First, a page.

In evergreen love,
There is a well-known poem that is often shared at funerals or on sympathy cards that begins with the words, “Death is nothing at all. I have only slipped away into the next room.” With all due respect to those who find such sentiments comforting, I must confess they have never rung true for me, and even less so in the aftermath of the loss of my mother, who, as many of you know, passed away on April 14. While I believe in and take great comfort in the immortality of the soul, and while I believe that I will see my mother (and dad) again, in the here and now, I miss them, and will continue to do so. There are, of course, those fleeting moments when I can feel their presence. But in the day to day, they are absent. I cannot see them or hug them or help them up from their chair. They are not in the next room. They are, in a very real sense, gone somewhere else. And the fact that I believe that this “somewhere else” is a joyful, glorious place of healing, restoration, reunion, and light is a powerful source of hope and comfort. But in the meantime, I would give anything to be able to give my dad a call, or drive up to see my mother, or even have lunch with her at the nursing home where she lived the last three weeks of her life.
The first Sunday after mom’s death, I found on my office chair several bulletins, thoughtfully left for me by church members who had attended these churches while they were away. As it happened one of the bulletins contained a message from a pastor who had recently lost his father. His remarks contained some helpful words from Barbara Brown Taylor’s book, Gospel Medicine. The second sentence makes me wonder if she wasn’t reacting to the same poem I referred to. She writes,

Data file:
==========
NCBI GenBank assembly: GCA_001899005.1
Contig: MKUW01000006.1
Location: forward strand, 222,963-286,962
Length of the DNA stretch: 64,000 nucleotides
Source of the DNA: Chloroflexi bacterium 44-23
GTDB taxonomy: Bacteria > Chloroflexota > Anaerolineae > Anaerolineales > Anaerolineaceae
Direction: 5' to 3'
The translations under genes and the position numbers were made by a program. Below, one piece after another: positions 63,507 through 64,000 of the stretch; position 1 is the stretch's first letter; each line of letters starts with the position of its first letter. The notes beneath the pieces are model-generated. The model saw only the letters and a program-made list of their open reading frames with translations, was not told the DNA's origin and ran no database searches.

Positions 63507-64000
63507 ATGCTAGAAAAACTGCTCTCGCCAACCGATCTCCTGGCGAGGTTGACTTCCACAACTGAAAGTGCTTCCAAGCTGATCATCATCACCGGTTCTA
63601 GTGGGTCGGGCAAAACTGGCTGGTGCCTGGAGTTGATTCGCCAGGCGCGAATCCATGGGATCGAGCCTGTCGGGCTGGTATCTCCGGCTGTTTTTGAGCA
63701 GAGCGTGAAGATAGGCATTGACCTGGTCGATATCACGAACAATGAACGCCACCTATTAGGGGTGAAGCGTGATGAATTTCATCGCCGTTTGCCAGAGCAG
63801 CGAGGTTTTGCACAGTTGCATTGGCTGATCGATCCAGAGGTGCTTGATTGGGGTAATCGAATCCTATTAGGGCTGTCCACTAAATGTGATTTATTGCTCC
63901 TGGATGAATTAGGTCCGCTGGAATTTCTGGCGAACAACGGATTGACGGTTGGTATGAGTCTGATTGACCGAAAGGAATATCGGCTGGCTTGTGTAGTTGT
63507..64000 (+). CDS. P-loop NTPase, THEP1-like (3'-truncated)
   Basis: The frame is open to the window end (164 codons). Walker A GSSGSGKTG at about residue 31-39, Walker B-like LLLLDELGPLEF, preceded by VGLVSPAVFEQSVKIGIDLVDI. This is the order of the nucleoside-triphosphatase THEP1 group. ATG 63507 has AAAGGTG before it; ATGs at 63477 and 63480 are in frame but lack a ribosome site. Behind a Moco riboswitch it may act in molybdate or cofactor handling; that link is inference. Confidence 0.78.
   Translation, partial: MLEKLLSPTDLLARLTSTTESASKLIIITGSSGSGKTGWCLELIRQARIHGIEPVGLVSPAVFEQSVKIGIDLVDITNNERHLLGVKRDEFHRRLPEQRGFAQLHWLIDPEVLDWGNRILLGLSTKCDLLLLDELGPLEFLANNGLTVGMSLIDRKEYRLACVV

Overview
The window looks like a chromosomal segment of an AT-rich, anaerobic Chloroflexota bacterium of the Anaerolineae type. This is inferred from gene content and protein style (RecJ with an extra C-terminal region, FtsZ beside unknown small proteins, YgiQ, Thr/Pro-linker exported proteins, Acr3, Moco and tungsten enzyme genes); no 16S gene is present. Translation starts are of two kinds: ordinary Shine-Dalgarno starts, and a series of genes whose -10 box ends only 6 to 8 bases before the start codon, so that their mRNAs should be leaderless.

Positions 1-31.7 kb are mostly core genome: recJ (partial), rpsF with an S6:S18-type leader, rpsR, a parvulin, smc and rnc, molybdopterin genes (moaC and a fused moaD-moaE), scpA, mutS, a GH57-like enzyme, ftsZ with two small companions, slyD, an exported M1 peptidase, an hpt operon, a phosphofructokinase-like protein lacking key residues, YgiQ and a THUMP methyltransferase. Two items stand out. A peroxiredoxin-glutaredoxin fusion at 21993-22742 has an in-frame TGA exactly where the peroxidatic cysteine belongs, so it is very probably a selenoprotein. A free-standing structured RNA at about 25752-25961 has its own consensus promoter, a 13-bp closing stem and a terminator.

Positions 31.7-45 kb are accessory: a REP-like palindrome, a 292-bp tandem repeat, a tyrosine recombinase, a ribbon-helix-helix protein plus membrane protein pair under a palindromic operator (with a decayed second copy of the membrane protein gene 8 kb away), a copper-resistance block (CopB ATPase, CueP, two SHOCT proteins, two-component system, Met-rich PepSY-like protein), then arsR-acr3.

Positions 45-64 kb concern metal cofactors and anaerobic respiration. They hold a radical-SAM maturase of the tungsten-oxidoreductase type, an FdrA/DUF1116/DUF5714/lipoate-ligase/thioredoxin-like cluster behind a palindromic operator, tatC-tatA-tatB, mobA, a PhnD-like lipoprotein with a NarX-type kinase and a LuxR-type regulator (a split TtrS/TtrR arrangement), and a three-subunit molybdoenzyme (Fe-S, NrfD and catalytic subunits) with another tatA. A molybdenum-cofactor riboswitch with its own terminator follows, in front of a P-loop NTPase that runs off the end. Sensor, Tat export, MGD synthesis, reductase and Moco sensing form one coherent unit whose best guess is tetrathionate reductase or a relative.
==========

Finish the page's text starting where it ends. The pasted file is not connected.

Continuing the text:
“Sometimes I think absence is underrated. It is not nothing, after all. It is
something: a heightened awareness, a sharpened appetite, a finer perception.
When someone important to me is absent from me, I become clearer than ever
what that person means to me. Details that got lost in our togetherness are re-
called in our apartness, and their sudden clarity has the power to pry my heart
right open. I see the virtues I have overlooked, the opportunities I have missed.
The quirks that drove me crazy at close range become endearing at a distance…
If the relationship is strong and true, the absent one has a way of becoming present –
if not in body, then in mind and spirit.”
As time moves on, I suspect that Taylor’s insights about absence will become something I reach toward as I travel along my journey. My prayer is that, as Taylor suggests, her absence will become a means of reaching a “finer perception” of who and what my mother has meant and will continue to mean to my life.